Matthew Broome

matthew broome


2017 - present Director of the Institute for Mental Health and Chair in Psychiatry and Youth Mental Health.
2013 - 2017 Senior Clinical Research Fellow, Department of Psychiatry, University of Oxford.
2006 - 2013 Associate Clinical Professor of Psychiatry, University of Warwick.
2001 - 2006 Lecturer and Research Fellow, Institute of Psychiatry, King's College London.



2017 Elected to Fellowship of The Royal College of Psychiatrists (FRCPsych).
2015 PhD Philosophy, University of Warwick.
2008 PhD Psychiatry, King’s College London, University of London.
2001 Membership of the Royal College of Psychiatrists (MRCPsych), Royal College of Psychiatrists.
1997 MBChB (Awarded with Honours), University of Birmingham.
1994 BSc (Hons) Pharmacology, University of Birmingham.


Edited books

Thompson, A.D., Broome, M.R., (2020) Risk Factors for psychosis: Paradigms, mechanisms, and prevention. Elsevier Press.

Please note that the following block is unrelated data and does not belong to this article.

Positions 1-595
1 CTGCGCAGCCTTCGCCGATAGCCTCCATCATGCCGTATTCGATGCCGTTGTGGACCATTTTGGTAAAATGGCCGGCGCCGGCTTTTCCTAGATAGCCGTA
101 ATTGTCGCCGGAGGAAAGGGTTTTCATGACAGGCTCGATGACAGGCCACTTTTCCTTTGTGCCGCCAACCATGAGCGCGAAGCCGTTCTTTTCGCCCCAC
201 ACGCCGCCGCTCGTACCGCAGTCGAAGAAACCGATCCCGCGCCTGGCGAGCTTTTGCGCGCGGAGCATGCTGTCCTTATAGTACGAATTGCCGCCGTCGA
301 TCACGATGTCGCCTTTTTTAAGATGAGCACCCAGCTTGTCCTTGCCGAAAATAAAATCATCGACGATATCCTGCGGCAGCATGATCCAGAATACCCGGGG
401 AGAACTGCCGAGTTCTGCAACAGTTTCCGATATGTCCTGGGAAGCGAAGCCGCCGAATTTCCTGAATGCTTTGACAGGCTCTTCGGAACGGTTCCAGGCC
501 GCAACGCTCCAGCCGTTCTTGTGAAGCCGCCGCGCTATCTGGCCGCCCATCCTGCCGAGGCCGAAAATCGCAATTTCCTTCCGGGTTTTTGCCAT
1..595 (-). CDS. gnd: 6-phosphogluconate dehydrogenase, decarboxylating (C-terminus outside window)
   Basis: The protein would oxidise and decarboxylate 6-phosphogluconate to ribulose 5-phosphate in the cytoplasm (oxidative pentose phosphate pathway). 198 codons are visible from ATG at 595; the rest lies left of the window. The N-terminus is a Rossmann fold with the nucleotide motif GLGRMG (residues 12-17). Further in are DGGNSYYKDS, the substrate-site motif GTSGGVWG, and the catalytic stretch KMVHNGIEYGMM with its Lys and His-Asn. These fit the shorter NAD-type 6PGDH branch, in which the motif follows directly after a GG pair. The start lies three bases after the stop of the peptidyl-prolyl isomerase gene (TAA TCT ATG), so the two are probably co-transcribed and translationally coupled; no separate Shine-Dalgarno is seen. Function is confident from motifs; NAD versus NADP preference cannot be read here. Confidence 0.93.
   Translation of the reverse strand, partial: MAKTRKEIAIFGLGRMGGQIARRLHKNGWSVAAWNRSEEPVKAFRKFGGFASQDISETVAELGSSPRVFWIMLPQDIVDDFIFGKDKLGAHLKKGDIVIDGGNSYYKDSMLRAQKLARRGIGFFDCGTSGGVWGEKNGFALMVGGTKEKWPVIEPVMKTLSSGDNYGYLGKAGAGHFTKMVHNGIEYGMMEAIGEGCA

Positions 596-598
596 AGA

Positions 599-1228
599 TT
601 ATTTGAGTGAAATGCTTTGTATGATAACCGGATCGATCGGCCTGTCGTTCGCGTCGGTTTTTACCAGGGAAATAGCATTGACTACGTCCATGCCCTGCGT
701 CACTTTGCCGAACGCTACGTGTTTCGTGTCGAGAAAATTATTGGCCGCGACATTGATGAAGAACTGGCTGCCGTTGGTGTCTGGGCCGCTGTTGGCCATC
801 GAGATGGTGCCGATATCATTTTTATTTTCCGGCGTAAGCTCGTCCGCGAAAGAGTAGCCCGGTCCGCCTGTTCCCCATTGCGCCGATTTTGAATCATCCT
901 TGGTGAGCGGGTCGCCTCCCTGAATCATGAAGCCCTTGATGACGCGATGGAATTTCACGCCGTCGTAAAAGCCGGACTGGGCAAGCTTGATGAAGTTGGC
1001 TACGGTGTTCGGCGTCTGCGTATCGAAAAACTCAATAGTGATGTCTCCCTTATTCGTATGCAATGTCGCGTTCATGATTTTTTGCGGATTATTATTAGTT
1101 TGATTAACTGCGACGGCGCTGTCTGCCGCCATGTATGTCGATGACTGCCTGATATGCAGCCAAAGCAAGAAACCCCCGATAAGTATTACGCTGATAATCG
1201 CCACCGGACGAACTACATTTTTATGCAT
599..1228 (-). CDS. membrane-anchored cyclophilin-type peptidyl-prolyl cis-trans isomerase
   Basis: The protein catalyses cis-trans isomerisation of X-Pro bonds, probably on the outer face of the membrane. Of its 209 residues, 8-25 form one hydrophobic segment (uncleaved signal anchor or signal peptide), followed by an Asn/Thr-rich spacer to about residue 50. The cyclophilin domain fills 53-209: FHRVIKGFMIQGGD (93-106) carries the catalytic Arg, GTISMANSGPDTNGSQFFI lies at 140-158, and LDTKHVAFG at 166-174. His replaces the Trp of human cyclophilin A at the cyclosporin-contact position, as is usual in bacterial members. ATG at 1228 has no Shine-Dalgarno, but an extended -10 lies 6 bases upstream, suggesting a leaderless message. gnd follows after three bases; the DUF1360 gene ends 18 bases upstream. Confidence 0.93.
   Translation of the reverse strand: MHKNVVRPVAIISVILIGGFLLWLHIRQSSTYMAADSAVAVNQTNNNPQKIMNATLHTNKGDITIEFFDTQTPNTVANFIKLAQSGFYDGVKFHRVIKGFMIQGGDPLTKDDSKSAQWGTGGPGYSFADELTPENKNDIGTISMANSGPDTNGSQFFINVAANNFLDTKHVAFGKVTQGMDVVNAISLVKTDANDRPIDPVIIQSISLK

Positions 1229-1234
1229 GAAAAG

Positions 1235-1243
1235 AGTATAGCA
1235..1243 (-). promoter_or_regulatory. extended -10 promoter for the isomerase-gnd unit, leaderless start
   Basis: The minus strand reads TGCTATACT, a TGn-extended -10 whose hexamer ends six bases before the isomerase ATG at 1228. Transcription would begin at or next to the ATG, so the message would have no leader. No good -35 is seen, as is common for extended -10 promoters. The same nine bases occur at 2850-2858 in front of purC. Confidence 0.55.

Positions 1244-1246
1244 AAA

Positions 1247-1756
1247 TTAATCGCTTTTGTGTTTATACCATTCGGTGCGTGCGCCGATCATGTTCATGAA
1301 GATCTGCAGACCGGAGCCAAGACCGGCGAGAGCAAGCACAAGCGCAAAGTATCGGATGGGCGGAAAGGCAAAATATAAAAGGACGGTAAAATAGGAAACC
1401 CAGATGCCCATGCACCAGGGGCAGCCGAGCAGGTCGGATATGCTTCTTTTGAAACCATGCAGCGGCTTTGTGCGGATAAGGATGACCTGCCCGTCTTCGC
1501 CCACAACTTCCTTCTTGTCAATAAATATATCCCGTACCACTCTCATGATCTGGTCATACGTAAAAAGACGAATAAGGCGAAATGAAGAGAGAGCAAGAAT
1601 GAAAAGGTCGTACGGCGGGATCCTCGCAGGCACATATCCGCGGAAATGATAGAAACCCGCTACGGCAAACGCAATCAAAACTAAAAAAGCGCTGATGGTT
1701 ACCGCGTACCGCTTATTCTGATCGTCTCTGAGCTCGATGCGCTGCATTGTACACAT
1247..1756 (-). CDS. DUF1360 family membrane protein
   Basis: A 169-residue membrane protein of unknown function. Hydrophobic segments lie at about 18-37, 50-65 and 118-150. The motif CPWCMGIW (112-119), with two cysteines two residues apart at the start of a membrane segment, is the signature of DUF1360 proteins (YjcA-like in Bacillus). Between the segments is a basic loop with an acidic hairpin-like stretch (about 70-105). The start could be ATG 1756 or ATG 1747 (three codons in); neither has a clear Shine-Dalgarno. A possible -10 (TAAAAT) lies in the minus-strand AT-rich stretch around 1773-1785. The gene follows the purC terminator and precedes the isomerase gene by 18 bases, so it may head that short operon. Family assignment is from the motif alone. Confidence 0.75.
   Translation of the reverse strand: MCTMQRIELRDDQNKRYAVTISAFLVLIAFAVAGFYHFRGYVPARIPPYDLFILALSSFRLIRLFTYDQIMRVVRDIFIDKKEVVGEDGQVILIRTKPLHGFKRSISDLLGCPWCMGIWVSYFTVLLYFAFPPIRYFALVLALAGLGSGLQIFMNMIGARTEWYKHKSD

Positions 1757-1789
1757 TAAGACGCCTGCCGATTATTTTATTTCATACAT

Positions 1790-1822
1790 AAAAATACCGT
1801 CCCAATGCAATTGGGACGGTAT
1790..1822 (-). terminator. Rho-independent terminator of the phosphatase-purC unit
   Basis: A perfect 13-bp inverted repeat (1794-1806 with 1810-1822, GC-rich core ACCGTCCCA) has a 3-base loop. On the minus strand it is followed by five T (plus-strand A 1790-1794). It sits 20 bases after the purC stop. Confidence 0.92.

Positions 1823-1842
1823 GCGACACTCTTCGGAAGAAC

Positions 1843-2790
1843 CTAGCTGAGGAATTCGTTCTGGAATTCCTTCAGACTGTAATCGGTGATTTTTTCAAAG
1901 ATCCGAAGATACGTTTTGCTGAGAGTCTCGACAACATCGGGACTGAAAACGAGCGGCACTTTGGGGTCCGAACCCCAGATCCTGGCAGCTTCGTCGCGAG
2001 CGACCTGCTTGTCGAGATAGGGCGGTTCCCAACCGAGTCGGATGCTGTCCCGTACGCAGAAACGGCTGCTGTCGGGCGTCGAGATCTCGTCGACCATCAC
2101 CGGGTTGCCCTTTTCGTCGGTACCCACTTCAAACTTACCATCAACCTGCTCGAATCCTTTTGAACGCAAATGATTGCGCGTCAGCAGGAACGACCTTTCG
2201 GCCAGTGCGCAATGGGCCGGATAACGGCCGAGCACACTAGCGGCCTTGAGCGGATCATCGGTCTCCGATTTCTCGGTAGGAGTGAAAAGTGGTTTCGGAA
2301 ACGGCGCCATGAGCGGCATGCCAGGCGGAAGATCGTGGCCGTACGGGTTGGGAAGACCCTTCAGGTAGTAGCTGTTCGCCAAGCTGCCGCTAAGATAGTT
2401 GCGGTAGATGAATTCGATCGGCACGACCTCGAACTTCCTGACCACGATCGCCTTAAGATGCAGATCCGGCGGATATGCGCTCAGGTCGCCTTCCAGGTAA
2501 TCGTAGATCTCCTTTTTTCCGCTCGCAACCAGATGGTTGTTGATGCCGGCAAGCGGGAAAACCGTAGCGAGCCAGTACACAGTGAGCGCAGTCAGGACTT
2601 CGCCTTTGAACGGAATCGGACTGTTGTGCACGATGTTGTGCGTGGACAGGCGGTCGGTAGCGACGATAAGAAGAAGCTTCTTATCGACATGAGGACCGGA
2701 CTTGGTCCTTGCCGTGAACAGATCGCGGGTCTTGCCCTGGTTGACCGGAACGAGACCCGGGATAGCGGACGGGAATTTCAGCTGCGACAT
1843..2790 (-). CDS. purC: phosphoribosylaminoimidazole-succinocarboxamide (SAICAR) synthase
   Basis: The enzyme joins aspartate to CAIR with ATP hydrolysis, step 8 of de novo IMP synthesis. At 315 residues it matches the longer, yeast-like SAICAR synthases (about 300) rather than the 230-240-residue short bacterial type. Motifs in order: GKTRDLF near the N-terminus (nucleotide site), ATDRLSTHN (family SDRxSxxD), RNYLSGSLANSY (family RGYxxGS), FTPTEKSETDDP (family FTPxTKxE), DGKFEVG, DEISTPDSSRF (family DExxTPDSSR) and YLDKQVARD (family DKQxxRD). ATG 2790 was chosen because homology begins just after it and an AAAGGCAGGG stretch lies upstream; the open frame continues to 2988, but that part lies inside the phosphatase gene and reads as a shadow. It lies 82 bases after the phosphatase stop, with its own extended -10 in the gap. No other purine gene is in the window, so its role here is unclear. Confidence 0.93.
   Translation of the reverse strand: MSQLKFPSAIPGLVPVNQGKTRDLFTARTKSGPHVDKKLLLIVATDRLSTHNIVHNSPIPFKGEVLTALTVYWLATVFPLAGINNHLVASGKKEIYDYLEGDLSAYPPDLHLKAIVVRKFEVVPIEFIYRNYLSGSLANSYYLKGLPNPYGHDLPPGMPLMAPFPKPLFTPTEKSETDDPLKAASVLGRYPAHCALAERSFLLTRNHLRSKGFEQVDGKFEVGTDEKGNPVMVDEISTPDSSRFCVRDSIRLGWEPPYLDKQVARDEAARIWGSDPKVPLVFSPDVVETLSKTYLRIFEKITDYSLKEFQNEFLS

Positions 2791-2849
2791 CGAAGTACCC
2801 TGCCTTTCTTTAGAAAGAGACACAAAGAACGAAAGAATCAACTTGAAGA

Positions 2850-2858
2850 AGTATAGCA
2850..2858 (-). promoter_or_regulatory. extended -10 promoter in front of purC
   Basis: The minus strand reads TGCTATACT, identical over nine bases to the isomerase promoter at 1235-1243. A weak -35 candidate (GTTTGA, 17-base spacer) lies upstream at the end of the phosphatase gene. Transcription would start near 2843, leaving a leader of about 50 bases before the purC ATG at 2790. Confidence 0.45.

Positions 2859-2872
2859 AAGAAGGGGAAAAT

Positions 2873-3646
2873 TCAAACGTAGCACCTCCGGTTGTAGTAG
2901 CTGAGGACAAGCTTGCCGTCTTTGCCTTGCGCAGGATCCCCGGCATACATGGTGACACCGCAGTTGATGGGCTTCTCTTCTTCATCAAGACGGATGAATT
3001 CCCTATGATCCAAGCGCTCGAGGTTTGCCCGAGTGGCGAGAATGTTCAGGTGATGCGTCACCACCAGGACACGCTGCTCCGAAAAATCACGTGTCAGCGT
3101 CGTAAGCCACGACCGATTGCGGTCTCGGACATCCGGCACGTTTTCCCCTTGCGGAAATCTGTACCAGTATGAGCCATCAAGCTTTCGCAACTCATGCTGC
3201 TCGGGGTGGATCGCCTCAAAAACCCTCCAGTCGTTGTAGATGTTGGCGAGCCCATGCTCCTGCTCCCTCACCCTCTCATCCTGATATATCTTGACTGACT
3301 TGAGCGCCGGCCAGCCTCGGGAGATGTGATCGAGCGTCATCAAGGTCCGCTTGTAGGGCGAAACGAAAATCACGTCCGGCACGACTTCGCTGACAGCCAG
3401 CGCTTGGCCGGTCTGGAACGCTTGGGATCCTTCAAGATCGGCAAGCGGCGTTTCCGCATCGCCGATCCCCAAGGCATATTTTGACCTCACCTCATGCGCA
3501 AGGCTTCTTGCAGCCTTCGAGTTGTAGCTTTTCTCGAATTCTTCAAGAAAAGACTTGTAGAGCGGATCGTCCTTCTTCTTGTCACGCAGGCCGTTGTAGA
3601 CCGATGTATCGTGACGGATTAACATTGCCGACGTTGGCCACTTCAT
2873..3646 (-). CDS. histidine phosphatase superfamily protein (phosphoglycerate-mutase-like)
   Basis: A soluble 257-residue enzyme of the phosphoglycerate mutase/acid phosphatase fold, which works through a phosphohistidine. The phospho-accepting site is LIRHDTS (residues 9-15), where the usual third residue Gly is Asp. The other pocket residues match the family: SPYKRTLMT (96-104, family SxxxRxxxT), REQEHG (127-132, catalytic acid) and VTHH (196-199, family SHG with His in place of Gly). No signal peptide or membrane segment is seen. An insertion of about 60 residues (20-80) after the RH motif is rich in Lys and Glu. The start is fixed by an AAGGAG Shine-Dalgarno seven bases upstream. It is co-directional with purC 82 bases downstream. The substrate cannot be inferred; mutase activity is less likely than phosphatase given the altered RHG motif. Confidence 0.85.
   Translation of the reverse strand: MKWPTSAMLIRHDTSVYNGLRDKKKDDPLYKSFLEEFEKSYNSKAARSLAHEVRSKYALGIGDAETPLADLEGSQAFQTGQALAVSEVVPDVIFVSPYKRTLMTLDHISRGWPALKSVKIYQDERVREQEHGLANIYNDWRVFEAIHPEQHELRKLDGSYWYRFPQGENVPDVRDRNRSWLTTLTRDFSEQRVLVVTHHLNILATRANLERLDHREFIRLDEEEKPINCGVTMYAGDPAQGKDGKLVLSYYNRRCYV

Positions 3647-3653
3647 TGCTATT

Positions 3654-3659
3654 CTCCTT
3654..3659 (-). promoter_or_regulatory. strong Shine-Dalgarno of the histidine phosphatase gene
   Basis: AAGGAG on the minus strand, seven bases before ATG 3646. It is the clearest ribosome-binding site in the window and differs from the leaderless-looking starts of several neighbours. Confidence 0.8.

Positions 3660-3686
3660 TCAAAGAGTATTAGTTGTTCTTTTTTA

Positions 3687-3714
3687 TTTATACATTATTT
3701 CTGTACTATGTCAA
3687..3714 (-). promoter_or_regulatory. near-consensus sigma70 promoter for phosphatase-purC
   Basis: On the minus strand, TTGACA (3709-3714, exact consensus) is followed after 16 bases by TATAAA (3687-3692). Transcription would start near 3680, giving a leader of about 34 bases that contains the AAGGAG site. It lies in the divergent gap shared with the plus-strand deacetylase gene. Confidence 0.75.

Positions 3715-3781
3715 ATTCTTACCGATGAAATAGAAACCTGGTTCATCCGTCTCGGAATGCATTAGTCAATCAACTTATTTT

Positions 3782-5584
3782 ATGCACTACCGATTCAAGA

Stanghellini, G., Broome, M.R, Raballo, A., Fernandez, A.V., Fusar-Poli, P., Rosfort, R. (2019) The Oxford Handbook of Phenomenological Psychopathology. Oxford University Press.
Broome, M.R., Bottlender, R., Rosler, M., Stieglitz, R-D. (2017) Manual for Assessment and Documentation of Psychopathology in Psychiatry. Hogrefe.
Broome, M.R., Harland, R., Owen, G. S., & Stringaris, A. (2013). The Maudsley Reader in Phenomenological Psychiatry. Cambridge University Press.
Broome, M. R., Bortolotti, L. (2009). Psychiatry as Cognitive Neuroscience: Philosophical Perspectives. Oxford University Press.



Peer-reviewed papers can be found via Google Scholar or via University of Birmingham

Matthew’s research interests include the prodromal phase of psychosis, delusion formation, functional neuroimaging, the role of GABA in psychotic symptoms, the relationship between autism and psychosis, mood instability, early intervention services, youth mental health, interdisciplinary research, and the philosophy and ethics of psychiatry and neuroscience. In philosophy, he is particularly interested in phenomenology and psychiatry, the German post-Kantian tradition, the philosophy of cognitive neuroscience and neuroethics.